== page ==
Many Republicans who have watched the grotesque, self-parodying campaign of Republican nominee Donald Trump with dismay have resigned themselves to vote for him nonetheless, thus dodging another President Clinton. In particular, they dread the activist jurists she will inevitably appoint to the Court – an urgent situation given the current vacancy and several aging justices.
And Trump has astutely exploited their fear, publishing on May 18 the names of 11 judges, saying he planned “to use this list as a guide to nominate our next United States Supreme Court Justices.” However, he did not actually commit to the names, which his campaign described in a release as a “list of people he would consider.”
The list of proposed justices was warmly received by conservatives. Former top Bush Department lawyer John Yoo wrote, for example, “Everyone on the list is an outstanding legal conservative. All are young, smart, and committed. They would excel in comparison to anyone whom Hillary Clinton would appoint to the Supreme Court.”
But do we really trust that Trump’s justices will be names on the list – or at least be similar in values, reputations, and talents?
Not even close. To understand the folly of depending on Trump’s judges to be better than Hillary’s, think back to the difference in attitude conservatives had regarding Ronald Reagan and George H. W. Bush on tax increases.
Reagan never told us to read his lips, “No new taxes,” because he didn’t have to. We knew his values and his character, and we trusted that he knew the corrosive effects of tax hikes on individuals, businesses, and the overall economy.
Not so Bush. He declared his solemn promise to fight tax hikes at his spotlight 1988 campaign moment – during his acceptance speech at the Republican convention in New Orleans. He gave his word as splashily as possible because he knew conservatives didn’t trust him.
Those 11 judges are Trump’s “no new taxes” pledge. And we all know how that worked out.
Let’s not kid ourselves. Trump literally “wrote the book” on the art of the deal. Imagine a future Democratic Senate (which could be sworn in as soon as four months from now. He’ll have a long list of policy objectives – from fighting illegal immigration to improved relations with Russia. What’s to stop him from offering a grand bargain where he gets a major legislative trophy in exchange for nominating a justice Democrats like? There is literally nothing conservatives could do to stop him.
And Trump is notoriously mercurial, taking delight in defying expectations. It baffles me to see conservatives trusting him on the Court.
In fact, he’s said some pretty nutty things about possible candidates.
A year ago, he suggsted his sister, a federal judge, would make a “phenomenal” Supreme Court justice. Senior United States Circuit Judge Maryanne Trump, who once wrote a decision supporting a constitutionality protected right to partial-birth abortion, is nobody’s idea of a conservative. But Trump scoffed at even knowing what she believed, saying “I’ve never asked her views, I don’t want to ask her views, I don’t think it’s appropriate.”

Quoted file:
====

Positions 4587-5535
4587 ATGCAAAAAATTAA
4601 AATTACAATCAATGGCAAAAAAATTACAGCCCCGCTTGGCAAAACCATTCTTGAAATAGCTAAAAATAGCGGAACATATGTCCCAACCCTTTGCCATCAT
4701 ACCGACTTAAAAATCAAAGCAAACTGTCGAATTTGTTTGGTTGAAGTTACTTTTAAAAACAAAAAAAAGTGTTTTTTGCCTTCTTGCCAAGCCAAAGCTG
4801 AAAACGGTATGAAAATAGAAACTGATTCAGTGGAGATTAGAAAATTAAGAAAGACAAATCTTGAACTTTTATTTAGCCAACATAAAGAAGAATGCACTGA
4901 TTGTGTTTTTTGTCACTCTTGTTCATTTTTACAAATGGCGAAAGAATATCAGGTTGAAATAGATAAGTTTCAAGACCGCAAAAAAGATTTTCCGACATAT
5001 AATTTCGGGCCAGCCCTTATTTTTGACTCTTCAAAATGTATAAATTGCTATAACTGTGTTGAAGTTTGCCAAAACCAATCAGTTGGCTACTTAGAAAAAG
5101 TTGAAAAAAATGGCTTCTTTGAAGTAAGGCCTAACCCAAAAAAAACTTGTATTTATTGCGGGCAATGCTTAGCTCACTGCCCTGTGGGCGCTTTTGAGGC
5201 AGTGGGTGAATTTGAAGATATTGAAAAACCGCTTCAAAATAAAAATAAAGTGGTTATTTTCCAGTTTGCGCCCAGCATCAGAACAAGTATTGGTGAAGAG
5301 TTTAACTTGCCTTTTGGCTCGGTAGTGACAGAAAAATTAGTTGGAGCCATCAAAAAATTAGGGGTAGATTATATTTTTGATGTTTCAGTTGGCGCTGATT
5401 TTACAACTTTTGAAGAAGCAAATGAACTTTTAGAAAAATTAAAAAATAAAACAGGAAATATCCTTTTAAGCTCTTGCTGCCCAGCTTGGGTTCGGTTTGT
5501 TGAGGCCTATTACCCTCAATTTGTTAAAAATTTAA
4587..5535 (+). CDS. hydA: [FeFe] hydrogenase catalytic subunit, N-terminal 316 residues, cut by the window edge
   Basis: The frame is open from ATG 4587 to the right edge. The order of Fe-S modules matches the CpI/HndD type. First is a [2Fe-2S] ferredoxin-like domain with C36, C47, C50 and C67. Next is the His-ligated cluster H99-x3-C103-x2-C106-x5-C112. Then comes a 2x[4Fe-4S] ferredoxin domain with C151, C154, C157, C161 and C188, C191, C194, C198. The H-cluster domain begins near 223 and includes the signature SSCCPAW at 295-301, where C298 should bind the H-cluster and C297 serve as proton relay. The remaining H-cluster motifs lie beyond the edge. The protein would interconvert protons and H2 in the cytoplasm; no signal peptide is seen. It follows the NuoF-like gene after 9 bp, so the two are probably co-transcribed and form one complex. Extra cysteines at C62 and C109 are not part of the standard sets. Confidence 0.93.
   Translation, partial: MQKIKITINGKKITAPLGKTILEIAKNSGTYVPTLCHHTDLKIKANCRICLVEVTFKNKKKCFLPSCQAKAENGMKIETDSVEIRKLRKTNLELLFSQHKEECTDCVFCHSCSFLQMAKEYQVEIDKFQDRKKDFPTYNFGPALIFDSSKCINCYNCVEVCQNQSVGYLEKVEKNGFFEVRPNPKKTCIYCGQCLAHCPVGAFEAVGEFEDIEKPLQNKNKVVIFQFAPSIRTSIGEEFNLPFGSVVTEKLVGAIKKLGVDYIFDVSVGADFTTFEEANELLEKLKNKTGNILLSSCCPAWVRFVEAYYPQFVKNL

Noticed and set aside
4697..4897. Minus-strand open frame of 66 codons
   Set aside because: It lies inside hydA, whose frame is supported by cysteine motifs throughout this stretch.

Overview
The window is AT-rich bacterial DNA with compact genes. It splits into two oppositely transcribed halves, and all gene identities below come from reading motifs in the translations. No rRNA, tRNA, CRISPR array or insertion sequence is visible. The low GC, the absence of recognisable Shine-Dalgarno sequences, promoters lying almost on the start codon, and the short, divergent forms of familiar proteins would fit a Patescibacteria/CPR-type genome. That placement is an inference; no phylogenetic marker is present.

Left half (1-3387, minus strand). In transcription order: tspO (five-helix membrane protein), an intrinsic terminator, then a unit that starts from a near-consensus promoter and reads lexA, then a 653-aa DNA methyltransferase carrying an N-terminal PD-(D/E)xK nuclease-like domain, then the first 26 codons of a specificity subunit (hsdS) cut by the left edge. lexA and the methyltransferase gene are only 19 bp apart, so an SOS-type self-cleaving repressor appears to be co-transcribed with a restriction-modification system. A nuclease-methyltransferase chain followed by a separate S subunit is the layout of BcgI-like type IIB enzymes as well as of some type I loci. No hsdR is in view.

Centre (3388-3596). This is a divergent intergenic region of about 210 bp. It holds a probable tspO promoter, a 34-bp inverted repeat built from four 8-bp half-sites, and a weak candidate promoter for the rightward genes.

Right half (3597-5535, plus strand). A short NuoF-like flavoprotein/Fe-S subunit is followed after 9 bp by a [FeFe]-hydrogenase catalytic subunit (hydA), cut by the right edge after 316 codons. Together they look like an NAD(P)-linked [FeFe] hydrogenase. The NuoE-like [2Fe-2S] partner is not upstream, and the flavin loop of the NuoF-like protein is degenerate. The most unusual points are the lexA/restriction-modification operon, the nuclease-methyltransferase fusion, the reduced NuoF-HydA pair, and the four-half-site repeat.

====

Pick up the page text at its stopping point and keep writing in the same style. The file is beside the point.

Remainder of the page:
Many kinds of qualifications can make a good Supreme Court justice. Sharing the same mother with the president doing the nominating is not one of them. In fact, it should rule her out.
The whole episode showed how Trump does not understand the gravity of Supreme Court appointments.
Hillary reshaping the Supreme Court in her image is terrifying, and if Trump could be trusted to fortify a conservative Court for the next generation, that would be a legitimate reason to consider voting for him. But he’s given us nothing more than a flimsy piece of paper he’ll quickly disregard when a higher priority – or just something new and shiny – comes along.
The mantra of “the courts” has been a lazy way for conservatives to justify avoiding even considering a vote against the worst Republican nominee in a century. But Trump’s judges can’t be trusted, as anyone who really thinks it through knows. So the Supreme Court should be off the table as a reasonable factor in choosing a candidate.
That leaves us with Trump, who has taken repeated enthusiastic steps so noxious to the spirit of our nation that any one of them should rule him out as a possible contender. Examples: he kicks reporters out of his rallies, pledges to commit war crimes, and readily raises the specter of violence to achieve his political goals. Then we Clinton, have a career politician whose love of government and glaring character deficits are maddening – but not terribly different from what we’ve seen before from her party.
Voting for Hillary is a hard but inevitable decision for any patriotic conservative who realizes the Supreme Court is in danger either way – and thus the well-being of the country, broadly considered, matters most.
David Benkof is Senior Political Analyst for the Daily Caller. Follow him on Twitter (@DavidBenkof) or E-mail him at DavidBenkof@gmail.com.